Online Certificate Course
Tuesday, 1 January 2013, 12:00 a.m.–1:00 a.m.

Wind Energy Basics is an online course that enables participants to review, analyze, and evaluate opportunities in the rapidly expanding market for wind energy.

American Association of Petroleum Geologists (AAPG)
Online Certificate Course
Tuesday, 1 January 2013, 12:00 a.m.–1:00 a.m.

Solar Energy Basics is an online course that enables participants to review, analyze, and evaluate opportunities in the rapidly expanding market for solar energy.

American Association of Petroleum Geologists (AAPG)
Online Certificate Course
Tuesday, 1 January 2013, 12:00 a.m.–1:00 a.m.

Biomass Energy Basics is an online course that enables participants to review, analyze, and evaluate opportunities in the rapidly expanding market for biopower and biofuel.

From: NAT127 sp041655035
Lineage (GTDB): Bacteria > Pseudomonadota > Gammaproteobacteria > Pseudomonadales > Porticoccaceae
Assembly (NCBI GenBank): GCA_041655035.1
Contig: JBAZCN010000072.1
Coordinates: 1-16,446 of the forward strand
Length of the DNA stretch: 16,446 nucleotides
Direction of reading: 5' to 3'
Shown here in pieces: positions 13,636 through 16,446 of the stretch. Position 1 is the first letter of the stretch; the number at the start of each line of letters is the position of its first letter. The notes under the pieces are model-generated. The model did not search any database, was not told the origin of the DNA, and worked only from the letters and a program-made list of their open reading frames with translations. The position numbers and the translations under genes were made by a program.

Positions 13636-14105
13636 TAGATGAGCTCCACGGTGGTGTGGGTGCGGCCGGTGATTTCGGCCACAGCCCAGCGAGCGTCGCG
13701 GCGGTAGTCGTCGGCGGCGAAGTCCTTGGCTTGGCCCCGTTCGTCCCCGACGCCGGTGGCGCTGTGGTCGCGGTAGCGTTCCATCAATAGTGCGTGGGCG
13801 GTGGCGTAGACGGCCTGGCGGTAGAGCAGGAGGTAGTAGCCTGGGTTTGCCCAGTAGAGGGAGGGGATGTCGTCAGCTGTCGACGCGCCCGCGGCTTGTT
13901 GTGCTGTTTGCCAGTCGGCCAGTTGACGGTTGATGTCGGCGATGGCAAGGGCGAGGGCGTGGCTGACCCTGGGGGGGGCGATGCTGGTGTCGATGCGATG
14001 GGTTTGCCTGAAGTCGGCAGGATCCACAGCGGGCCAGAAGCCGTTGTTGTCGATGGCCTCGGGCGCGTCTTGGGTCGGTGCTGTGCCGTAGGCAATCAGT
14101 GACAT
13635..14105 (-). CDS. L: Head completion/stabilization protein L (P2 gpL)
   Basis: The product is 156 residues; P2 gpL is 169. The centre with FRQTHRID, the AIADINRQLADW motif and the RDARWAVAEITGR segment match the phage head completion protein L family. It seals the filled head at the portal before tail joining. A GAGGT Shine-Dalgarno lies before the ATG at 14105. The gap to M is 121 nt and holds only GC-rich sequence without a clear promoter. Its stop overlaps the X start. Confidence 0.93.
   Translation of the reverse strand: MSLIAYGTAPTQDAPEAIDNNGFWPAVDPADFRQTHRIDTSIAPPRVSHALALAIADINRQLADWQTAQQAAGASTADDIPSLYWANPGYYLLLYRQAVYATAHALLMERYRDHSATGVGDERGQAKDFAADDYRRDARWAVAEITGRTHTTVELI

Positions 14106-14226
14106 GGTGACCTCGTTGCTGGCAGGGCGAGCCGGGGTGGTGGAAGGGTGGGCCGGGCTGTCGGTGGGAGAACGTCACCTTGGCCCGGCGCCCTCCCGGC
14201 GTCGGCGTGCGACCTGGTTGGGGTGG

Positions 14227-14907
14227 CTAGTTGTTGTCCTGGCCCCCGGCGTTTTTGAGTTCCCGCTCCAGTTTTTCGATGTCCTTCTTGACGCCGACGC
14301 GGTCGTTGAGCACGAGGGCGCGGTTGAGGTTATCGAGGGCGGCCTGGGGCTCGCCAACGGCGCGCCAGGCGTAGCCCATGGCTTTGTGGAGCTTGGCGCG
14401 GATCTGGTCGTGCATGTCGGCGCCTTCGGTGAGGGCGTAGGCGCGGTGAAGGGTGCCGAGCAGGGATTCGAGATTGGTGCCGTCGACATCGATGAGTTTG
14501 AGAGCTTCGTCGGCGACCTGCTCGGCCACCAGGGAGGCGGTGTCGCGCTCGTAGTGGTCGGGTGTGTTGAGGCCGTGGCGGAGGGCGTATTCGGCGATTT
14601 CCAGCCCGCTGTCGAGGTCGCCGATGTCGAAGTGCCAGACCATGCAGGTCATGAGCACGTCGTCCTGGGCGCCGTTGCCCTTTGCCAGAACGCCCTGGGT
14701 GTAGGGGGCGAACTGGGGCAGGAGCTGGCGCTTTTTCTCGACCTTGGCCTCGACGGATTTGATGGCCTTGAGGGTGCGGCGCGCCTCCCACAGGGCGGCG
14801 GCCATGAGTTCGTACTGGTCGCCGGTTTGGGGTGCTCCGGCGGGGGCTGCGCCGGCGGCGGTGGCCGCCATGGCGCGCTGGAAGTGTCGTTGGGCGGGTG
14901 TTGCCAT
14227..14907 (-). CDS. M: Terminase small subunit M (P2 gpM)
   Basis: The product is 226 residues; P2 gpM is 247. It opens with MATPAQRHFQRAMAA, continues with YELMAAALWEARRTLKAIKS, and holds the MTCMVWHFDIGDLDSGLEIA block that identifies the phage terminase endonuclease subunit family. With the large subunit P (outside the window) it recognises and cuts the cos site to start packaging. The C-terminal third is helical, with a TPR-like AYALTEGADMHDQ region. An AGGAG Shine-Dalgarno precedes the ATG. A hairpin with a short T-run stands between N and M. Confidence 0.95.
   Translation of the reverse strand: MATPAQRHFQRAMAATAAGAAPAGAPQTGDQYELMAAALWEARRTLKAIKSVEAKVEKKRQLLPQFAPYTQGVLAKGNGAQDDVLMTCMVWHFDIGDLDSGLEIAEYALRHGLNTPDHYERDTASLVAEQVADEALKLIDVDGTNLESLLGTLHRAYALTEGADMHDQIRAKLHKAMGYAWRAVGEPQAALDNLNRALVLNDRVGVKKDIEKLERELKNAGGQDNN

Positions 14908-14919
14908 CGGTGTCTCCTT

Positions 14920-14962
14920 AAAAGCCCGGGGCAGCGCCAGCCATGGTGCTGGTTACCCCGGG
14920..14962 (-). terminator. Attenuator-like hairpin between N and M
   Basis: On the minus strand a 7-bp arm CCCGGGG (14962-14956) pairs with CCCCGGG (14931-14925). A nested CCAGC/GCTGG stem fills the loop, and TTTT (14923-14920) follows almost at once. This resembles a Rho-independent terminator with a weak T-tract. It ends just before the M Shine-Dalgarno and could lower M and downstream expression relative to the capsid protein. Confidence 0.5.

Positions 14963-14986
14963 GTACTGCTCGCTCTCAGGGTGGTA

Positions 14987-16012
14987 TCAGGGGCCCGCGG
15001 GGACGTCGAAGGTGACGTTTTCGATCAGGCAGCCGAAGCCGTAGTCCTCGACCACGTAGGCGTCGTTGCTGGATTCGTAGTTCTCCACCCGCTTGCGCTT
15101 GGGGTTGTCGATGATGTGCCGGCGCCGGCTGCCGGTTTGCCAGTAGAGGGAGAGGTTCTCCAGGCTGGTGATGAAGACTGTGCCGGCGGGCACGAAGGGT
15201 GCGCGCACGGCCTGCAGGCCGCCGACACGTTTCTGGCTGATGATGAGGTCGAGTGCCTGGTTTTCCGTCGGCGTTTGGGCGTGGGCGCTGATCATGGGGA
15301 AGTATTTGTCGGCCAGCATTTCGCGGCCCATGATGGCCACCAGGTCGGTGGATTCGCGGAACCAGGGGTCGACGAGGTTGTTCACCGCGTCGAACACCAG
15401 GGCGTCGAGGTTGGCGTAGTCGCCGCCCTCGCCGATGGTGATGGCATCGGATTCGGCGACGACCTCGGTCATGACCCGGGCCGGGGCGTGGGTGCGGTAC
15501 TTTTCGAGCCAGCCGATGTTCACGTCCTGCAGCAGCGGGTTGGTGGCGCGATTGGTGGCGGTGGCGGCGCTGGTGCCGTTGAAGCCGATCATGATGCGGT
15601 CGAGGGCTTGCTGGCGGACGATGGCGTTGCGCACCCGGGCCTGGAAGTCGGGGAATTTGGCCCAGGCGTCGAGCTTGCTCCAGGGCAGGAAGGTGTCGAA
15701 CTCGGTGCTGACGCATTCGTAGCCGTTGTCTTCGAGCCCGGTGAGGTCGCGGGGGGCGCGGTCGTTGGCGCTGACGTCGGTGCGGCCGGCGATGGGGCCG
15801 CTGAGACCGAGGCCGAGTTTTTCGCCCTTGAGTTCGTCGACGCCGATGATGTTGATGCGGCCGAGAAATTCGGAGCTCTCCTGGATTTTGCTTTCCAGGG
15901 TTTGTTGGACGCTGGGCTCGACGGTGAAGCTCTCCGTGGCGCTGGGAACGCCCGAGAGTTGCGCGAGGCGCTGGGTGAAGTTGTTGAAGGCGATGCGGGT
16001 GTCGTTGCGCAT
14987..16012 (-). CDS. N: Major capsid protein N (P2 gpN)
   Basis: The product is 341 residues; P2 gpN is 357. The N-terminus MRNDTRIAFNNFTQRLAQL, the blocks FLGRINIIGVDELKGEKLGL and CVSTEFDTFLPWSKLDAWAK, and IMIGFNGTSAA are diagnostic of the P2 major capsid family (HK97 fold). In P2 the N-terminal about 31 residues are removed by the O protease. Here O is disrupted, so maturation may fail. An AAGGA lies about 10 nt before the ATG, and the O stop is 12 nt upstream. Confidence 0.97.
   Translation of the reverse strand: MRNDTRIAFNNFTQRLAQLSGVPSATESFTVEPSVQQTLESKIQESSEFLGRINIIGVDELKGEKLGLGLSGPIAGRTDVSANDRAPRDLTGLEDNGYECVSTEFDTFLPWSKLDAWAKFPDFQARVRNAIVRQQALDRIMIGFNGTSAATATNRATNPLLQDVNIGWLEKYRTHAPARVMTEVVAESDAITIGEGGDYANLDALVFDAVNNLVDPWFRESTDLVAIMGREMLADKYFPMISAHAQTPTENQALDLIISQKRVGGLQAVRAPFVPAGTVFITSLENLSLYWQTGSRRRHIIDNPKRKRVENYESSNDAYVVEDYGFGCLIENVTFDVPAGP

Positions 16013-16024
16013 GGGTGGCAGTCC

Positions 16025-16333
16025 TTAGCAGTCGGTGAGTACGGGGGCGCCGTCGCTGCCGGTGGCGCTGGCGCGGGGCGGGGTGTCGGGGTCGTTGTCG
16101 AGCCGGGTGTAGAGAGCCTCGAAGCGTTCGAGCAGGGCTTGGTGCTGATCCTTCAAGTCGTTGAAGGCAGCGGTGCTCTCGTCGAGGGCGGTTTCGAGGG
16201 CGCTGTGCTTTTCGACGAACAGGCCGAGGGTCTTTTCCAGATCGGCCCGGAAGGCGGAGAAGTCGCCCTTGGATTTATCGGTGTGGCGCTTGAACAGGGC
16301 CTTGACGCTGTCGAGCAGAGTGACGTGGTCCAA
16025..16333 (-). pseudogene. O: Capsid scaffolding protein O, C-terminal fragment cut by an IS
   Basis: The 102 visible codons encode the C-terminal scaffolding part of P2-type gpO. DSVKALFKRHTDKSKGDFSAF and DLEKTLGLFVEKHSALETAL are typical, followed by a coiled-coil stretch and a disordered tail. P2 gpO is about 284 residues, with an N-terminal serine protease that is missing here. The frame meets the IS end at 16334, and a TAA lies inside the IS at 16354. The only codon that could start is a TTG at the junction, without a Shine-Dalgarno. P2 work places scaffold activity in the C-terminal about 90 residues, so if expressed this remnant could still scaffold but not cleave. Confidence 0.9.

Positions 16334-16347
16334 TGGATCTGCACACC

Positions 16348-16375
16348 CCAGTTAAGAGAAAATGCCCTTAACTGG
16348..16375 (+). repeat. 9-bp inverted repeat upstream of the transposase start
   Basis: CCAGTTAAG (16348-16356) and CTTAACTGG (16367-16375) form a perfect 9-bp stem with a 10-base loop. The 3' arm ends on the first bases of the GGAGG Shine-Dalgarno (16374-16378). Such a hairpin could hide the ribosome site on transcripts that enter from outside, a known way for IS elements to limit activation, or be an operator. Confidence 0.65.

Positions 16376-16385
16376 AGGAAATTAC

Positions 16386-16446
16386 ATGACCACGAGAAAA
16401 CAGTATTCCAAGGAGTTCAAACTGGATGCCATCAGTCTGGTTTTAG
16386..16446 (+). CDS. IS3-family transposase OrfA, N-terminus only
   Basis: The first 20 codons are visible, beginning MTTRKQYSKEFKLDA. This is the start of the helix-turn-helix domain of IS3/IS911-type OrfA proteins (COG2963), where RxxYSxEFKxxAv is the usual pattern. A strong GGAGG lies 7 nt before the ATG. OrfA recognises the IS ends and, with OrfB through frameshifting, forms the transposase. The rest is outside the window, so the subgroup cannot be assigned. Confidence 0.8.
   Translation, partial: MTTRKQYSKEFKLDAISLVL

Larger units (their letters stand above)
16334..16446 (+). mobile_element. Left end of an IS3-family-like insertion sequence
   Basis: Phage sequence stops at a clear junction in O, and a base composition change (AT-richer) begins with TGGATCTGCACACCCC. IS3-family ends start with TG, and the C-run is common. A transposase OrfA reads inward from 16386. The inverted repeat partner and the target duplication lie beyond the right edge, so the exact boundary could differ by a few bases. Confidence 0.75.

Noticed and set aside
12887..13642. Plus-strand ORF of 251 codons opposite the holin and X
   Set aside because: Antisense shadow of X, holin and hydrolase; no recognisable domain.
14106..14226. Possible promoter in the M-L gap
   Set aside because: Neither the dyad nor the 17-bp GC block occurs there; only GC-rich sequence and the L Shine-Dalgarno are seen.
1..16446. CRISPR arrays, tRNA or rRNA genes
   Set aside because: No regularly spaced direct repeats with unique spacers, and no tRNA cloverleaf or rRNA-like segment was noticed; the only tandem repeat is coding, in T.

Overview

American Association of Petroleum Geologists (AAPG)
Online Certificate Course
Tuesday, 1 January 2013, 12:00 a.m.–1:00 a.m.

You may sign up for these 5 courses as a package at any time, and the courses will begin the first day of the upcoming month.

American Association of Petroleum Geologists (AAPG)
Online Certificate Course
Tuesday, 1 January 2013, 12:00 a.m.–1:00 a.m.

Renewable & Non-Renewable Resources is an online course that enables participants to review, analyze, and evaluate opportunities in the rapidly expanding market for renewable energy.

American Association of Petroleum Geologists (AAPG)